New Letters Reveal James Baldwin's Emotional Turmoil During His 1957 Tour Through The American South
James Baldwin's tour of the American South in 1957 featured meetings with Civil Rights leaders like Martin Luther King, Jr. and Fred Shuttlesworth. It also had a profound effect on Baldwin as a person. Up until that point, he had been living in Paris and had never visited the South. He wrote about the tour for the magazine Partisan Review. Newly uncovered letters to Baldwin's brother and his friend, Mary Painter, revealed the fear and anguish that built over his six weeks in the South.
Author Ed Pavlić wrote a series of essays on Baldwin's tour and the impact of his letters for Brick magazine called "Beyond Simplicity: The Journey Toward James Baldwin's Letter from the Birmingham Motel." Pavlić is an English and African-American studies professor at the University of Georgia. He joined "On Second Thought" to discuss how Baldwin's writings on places like Atlanta and Charlotte help people understand the South of today.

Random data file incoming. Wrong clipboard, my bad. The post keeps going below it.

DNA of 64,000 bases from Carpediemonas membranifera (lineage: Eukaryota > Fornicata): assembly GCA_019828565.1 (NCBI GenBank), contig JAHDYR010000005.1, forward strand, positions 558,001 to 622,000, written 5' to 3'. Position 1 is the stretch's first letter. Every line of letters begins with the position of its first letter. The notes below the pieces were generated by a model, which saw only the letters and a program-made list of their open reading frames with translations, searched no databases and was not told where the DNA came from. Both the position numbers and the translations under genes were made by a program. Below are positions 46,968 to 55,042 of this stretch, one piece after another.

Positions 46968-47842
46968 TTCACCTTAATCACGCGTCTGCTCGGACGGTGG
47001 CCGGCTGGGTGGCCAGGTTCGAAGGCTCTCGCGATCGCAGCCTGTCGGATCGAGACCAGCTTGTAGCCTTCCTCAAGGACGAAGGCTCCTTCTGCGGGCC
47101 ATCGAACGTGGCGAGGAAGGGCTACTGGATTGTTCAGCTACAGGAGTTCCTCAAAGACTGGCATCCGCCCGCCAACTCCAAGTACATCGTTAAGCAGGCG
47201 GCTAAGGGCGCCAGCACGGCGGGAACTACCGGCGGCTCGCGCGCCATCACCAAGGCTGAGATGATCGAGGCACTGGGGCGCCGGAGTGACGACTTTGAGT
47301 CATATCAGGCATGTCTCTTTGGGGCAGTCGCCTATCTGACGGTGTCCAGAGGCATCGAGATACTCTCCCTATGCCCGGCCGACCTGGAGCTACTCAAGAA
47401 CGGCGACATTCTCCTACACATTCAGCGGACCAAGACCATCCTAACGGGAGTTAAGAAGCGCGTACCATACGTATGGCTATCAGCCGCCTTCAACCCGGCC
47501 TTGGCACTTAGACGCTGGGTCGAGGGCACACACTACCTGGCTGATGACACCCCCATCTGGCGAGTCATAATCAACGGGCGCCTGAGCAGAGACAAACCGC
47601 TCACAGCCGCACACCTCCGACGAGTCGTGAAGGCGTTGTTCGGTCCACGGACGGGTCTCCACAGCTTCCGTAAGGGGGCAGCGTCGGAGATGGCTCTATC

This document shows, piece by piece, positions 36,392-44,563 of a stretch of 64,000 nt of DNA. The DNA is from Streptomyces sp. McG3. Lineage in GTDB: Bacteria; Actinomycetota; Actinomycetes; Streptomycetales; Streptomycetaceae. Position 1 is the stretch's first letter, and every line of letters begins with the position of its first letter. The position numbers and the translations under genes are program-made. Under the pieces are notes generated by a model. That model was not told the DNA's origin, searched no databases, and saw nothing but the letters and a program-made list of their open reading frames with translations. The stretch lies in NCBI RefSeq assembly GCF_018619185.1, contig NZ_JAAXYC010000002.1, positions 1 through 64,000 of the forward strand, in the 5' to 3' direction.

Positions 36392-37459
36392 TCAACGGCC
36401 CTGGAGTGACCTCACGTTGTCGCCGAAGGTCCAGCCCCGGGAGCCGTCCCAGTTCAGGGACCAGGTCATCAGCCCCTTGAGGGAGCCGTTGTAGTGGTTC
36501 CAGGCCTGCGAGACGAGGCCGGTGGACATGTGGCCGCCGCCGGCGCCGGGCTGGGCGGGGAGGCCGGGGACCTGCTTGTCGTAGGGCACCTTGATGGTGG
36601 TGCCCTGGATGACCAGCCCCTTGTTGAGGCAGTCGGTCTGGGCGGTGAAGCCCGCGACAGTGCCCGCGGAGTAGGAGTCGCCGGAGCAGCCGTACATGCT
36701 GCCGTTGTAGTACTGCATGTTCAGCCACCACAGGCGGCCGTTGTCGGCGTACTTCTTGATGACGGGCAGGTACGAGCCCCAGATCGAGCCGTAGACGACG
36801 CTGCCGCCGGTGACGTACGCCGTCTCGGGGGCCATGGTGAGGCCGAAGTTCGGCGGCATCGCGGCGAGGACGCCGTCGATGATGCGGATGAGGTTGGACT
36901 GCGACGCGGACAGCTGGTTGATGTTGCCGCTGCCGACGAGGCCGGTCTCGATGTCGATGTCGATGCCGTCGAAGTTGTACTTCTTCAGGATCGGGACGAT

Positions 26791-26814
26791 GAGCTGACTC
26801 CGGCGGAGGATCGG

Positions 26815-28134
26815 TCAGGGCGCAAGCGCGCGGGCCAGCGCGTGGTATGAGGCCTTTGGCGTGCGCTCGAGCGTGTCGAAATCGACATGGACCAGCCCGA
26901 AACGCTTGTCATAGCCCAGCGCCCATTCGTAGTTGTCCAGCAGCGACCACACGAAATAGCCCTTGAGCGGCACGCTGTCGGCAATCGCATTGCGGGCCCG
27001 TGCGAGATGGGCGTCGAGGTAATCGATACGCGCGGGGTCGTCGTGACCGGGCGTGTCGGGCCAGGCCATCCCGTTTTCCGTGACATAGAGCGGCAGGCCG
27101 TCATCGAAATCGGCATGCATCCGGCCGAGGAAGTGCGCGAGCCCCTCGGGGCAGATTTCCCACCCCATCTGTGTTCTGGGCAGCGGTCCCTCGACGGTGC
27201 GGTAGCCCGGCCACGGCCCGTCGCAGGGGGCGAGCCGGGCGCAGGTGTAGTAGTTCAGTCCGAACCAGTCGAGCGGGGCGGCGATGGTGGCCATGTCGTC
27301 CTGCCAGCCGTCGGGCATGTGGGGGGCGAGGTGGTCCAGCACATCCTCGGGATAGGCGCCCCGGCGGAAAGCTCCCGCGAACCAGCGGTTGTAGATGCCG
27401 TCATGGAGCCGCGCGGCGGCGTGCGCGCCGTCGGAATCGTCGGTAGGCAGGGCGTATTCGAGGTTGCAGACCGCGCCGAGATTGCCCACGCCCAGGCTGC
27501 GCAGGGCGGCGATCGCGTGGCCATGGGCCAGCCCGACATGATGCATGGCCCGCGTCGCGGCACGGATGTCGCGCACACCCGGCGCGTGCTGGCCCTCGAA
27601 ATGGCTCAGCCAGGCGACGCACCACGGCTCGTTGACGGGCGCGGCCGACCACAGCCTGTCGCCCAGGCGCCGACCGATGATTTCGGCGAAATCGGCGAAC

Baldwin reflected on his experiences in a 1958 article for Harper's Magazine. He wrote that the horrors of the South were previously images in literature and popular music to him, but he realized they were also part of his identity. Pavlić said the tour also showed Baldwin the power of mobilization that developed through collective and community action by black activists.
The film adaptation of Baldwin's novel, "If Beale Street Could Talk," and the 2016 documentary "I Am Not Your Negro" also bring his words to new audiences. "If Beale Street Could Talk" is nominated for three Academy Awards this year, including best supporting actress for Regina King.
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